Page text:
World Endometriosis Month: The Myths and Realities
Written by: Dr. Ally Murji, Assistant Professor with UofT ObGyn, and an endometriosis expert at Mount Sinai Hospital and Women’s College Hospital
Endometriosis is a common condition that affects up to 15% of reproductive age women. This condition can have a significant impact on a woman’s quality of life, therefore it is important to understand the myths and realities associated with endometriosis. March is World Endometriosis Month, created to spread awareness about those living with this condition. Below are some myths and their associated realities:
Myth 1: Endometriosis is a surgical diagnosis
Traditionally patients had to undergo a diagnostic laparoscopy (a surgical procedure to view a woman's reproductive organs) to diagnose endometriosis. The paradigm in endometriosis has changed significantly. There is no longer a place for diagnostic laparoscopy when endometriosis is suspected. Endometriosis is a clinical diagnosis. Secondary dysmenorrhea (painful periods) should be considered endometriosis until proven otherwise. Management of pelvic pain should not be delayed in order to obtain surgical confirmation of disease.
Myth 2: Endometriosis can be cured with surgery
Endometriosis is NOT an acute or sudden condition. Surgery can help alleviate symptoms or facilitate fertility – but recurrence rates can be as high as 55% at 12 months without medical management. Traditionally women would have multiple surgeries for endometriosis – which then results in painful scar tissue and neuropathic pain syndrome. The new paradigm or model is that medical management should be the cornerstone of treatment for endometriosis. If surgery is required, a woman should have ONE surgery that is performed by an endometriosis expert.
Myth 3: Endometriosis is a condition of younger women
Just like other chronic conditions such as diabetes, rheumatoid arthritis or inflammatory bowel disease, endometriosis is a CHRONIC CONDITION. A woman diagnosed with endometriosis has to live with the condition for the rest of her reproductive life. There is a significant impact on her physical, sexual, psychological and social well-being. We have to start thinking about long-term endometriosis management during the entire reproductive life cycle – all the way to menopause.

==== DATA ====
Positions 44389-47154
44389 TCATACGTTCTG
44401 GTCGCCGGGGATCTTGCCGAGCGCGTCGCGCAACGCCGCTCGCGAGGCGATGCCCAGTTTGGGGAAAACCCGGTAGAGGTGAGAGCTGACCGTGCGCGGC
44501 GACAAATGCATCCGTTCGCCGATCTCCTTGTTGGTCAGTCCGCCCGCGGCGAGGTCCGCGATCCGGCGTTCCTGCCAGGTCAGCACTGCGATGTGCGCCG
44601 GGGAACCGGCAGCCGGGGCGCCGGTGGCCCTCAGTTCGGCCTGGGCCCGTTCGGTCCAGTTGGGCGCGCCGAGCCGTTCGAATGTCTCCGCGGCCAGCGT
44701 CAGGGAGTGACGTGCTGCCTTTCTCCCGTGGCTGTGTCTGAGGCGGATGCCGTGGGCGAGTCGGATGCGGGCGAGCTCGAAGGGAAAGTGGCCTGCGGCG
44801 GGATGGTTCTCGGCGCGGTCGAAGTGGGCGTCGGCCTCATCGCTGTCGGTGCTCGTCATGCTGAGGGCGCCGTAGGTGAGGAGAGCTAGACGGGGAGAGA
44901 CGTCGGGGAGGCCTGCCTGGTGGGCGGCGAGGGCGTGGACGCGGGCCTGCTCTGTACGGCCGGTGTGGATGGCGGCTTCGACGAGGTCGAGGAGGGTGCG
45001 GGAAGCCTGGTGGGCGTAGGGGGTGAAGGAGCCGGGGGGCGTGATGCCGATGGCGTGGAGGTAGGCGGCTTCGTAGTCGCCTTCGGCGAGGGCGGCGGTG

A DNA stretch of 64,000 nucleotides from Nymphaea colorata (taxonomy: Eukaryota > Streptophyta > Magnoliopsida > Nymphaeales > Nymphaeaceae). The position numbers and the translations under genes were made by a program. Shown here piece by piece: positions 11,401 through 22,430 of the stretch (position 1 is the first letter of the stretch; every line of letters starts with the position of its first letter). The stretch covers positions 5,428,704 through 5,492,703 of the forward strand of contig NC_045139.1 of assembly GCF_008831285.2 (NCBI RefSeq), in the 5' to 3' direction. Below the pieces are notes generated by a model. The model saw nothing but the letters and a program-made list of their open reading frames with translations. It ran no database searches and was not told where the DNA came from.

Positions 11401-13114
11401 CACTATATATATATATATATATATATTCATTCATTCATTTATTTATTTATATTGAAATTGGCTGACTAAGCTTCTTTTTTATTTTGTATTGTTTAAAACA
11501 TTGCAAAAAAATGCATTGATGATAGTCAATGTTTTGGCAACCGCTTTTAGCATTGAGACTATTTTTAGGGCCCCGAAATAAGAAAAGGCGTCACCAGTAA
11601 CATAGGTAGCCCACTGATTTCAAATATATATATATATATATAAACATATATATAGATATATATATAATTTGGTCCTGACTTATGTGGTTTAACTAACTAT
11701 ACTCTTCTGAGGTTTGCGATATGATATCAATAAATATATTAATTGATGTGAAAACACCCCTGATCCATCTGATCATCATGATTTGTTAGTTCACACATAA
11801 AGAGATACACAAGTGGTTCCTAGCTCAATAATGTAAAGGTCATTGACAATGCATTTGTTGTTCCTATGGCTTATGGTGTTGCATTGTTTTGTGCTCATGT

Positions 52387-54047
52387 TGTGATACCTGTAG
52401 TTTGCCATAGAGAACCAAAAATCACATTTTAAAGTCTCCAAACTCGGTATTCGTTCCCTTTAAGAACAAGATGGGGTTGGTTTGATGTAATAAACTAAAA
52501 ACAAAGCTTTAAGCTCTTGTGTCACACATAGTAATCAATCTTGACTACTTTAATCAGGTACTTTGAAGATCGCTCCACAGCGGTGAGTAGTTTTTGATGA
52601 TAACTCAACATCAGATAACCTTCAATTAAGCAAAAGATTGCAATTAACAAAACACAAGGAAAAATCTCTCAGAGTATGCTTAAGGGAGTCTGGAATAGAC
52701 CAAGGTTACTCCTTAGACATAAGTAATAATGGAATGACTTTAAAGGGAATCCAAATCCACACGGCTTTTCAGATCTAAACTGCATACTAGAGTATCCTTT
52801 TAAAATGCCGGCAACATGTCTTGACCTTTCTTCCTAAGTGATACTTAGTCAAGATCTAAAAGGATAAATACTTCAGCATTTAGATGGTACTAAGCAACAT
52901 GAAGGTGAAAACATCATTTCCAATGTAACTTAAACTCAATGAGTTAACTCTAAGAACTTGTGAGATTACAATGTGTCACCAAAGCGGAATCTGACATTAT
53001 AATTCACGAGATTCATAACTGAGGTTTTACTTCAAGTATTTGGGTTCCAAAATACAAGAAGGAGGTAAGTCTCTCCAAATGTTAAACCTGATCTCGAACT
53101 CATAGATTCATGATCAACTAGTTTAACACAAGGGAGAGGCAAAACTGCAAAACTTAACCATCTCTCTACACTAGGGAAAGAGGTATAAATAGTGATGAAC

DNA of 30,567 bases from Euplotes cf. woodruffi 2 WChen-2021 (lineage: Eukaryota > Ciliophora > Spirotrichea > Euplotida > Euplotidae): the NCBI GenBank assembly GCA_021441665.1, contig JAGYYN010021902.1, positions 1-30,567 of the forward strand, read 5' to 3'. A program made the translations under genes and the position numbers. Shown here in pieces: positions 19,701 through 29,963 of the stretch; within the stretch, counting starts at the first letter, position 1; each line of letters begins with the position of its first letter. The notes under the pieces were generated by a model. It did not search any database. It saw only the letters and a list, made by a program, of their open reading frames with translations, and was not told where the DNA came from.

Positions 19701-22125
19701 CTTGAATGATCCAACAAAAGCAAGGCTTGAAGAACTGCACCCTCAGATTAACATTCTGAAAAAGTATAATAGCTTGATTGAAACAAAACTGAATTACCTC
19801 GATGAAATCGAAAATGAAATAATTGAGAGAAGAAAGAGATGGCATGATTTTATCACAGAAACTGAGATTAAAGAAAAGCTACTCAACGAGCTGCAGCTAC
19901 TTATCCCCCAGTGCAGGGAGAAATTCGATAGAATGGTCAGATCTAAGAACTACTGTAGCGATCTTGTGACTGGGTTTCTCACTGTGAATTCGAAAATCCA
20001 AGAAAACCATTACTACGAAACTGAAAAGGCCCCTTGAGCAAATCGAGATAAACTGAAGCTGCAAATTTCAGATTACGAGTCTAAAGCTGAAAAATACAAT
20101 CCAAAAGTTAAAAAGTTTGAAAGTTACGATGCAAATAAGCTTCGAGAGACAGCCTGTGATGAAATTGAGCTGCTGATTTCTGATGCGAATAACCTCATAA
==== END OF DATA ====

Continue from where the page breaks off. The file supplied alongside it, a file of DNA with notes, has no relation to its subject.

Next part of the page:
Myth 4: When the oral contraceptive pill (OCP) does not work to relieve dysmenorrhea (painful periods), it is best to switch to another brand of OCP
Some women with endometriosis will experience improvement in dysmenorrhea with the OCP, especially when taken continuously. However, many women with endometriosis may have a short-lived response to the OCP, likely because the endometriosis implants are stimulated by the estrogen in the OCP, while the OCP progestin is ineffective in antagonizing the estrogen effect. If the first OCP doesn’t work, patients should be switched to another first-line agent such as progestin treatment (oral or intramuscular).
Myth 5: An MRI is the best way to diagnose endometriosis
Endometriosis has different manifestations: superficial disease, endometriomas, adenomyosis, deeply infiltrating disease. It is essential for physicians to understand the extent of disease severity so as to plan treatment accordingly. Basic transvaginal ultrasound can be helpful in screening for endometriosis. However, expert-guided dynamic transvaginal ultrasound is highly specific for endometriomas and can accurately map the extent of deep endometriosis. Expert-guided endometriosis mapping ultrasound should be ordered in patients with:
- known surgical history of endometriosis with recurrent symptoms
- physical examination suggesting deep endometriosis
- symptomatic endometriomas
- symptomatic adenomyosis
As always, patients who have endometriosis or who believe they have this condition should consult with their doctor or their endometriosis specialist to better understand how this may affect their health.
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